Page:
Presentation on theme: "App impact on long-term Net viability Production issues in developing apps versus browser-based learning modules Options for learners and developers to."— Presentation transcript:
App impact on long-term Net viability Production issues in developing apps versus browser-based learning modules Options for learners and developers to consider.
From Horizon Report to just looking in your pocket, it is clear we need to move our courses and learning modules to mobile access to remain competitive and available to our learner audiences.
What is the impact of the attraction of proprietary applications…? …such as iPhone or Droid apps…
Learners expect easy access, but dont recognize free applications vs. Web browser-based access. Nor do they difference between the Web as an access tool and the Internet as a transport.
Those of us producing learning apps should take into account the impact of choosing Apps vs. Open Net access.
The controversy rages about the true impact of proprietary apps compared to all the other functions for which the Internet provides transport.
Will these new and proprietary learning applications out-compete browser- based applications? Will the impact on Internet access long- term be positive or negative?
Digital world is moving from wide-open Web to platforms or apps that use the Internet for transport These platforms just work better or fit in our lives…and were willing to pay
Are we driving to a post-HTML environment?
Web 2.0 is just Web 1.0 that works.
Constant Power Struggle Netscape tried to own the homepage Amazon tries to dominate retail Yahoo tries to provide basic Web navigation
But Googleworking in the open environmentdominates Why?
Because they give us what we want! What else does that? Proprietary Apps … Tens of millions of consumers are voting with their wallets
Horizon Report--Morgan Stanley In less than five years…much less some will say…people accessing the Internet from mobile devices will far out surpass those accessing from desktops.
Smartphones are hard to see and use…but fast beats flexible. If we have to pay for what we want…increasingly that seems okay.
Our consumers…even in education…who want what they want when they want it will require us to compete.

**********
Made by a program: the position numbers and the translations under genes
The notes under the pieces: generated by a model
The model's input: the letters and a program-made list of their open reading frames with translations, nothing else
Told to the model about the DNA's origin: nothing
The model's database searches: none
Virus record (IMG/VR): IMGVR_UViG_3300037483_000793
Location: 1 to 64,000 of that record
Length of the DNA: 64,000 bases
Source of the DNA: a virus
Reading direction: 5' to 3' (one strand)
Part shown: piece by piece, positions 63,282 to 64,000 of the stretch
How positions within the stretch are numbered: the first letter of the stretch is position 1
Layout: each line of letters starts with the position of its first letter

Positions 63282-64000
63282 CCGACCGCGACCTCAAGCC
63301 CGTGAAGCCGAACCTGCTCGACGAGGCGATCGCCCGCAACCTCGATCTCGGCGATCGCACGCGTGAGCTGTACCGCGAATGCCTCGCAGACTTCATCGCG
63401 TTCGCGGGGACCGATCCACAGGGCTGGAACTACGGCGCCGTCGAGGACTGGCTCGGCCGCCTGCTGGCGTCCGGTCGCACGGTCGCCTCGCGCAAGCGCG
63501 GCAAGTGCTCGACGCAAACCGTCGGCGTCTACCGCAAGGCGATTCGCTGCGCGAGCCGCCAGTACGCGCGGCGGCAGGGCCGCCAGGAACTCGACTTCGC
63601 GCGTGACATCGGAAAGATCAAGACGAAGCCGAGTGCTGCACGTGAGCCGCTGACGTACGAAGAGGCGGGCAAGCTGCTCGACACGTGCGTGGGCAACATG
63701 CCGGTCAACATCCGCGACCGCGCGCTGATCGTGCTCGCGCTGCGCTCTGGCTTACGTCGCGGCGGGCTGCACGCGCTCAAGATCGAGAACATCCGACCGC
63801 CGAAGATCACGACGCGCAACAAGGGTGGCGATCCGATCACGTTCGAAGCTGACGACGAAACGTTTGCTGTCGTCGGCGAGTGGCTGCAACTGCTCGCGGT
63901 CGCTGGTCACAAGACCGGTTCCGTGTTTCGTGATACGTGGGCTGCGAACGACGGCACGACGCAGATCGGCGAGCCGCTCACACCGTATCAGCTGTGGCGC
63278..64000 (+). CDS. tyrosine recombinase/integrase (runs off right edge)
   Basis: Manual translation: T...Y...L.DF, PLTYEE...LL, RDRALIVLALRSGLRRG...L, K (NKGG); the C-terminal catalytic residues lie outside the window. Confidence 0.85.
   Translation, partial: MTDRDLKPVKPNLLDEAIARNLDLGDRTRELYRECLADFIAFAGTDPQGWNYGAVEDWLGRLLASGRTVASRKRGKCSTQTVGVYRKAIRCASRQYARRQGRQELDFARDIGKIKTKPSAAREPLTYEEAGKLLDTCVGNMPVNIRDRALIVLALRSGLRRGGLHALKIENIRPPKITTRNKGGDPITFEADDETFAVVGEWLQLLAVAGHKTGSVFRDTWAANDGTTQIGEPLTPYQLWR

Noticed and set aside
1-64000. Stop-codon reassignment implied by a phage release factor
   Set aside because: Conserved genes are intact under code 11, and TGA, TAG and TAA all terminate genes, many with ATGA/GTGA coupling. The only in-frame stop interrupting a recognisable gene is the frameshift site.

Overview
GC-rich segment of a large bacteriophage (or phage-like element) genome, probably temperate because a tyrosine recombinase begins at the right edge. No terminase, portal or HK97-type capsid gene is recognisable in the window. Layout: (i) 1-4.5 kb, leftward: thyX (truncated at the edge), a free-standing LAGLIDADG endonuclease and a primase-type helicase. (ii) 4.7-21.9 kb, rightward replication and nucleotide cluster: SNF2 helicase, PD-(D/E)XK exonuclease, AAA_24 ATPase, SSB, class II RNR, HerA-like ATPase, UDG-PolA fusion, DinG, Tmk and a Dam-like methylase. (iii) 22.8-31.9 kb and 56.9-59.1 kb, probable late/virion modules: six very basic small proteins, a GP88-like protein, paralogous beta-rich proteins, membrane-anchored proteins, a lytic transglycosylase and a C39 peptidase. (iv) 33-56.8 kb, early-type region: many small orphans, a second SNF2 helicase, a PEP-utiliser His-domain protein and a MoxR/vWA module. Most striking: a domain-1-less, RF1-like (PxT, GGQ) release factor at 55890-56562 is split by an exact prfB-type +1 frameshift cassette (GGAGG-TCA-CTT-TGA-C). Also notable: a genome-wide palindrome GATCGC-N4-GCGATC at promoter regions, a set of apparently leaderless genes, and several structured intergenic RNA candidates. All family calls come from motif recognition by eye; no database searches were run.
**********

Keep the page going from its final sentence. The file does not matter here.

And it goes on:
With Google and Apple dominating, what specifically does it take to compete? Lets take a look at our efforts to develop an Apple-acceptable app. Chris LaBelle and his team developed the first Oregon State University mobile app available on iTunes.
2010 – The mobile landscape Native iPhone Tree tour application Objective C, SQL, Xcode Lots of work on understanding interpreting place using mobile device Form factor, user behavior, navigation Software development with high entry barriers
Web as the content accessible via our browser over port 80 (data grid) Definition of app has broken down Written in Objective C or Java (native)? Do apps use push technology (web data pushed to device)? Is app walled off from others? Are apps focused on specific tasks or domains?
Corporate versus Individual Control (Rushkoff, Shery Turkle) i.e. H.264 versus WebM, iTunes versus Webapp What is the implication of corporate control of more web infrastructure for education?
This is all part of the good enough syndrome.
Slow YouTube for Free beats the paying Comcast for QoS Paying a small amount (or nothing) for proprietary access beats the fees to a net owner.
When it comes to apps that run on the Net, people are starting to choose QoS on an app by app decision
Can we still use the open Net for Education in this consumer-driven environment? Can we deliver in the what I want when I want it world?
Even as the proprietary apps dominate, can we recapture the open Web for Education? Will HTML5 provide app-like flexibility on the open Net?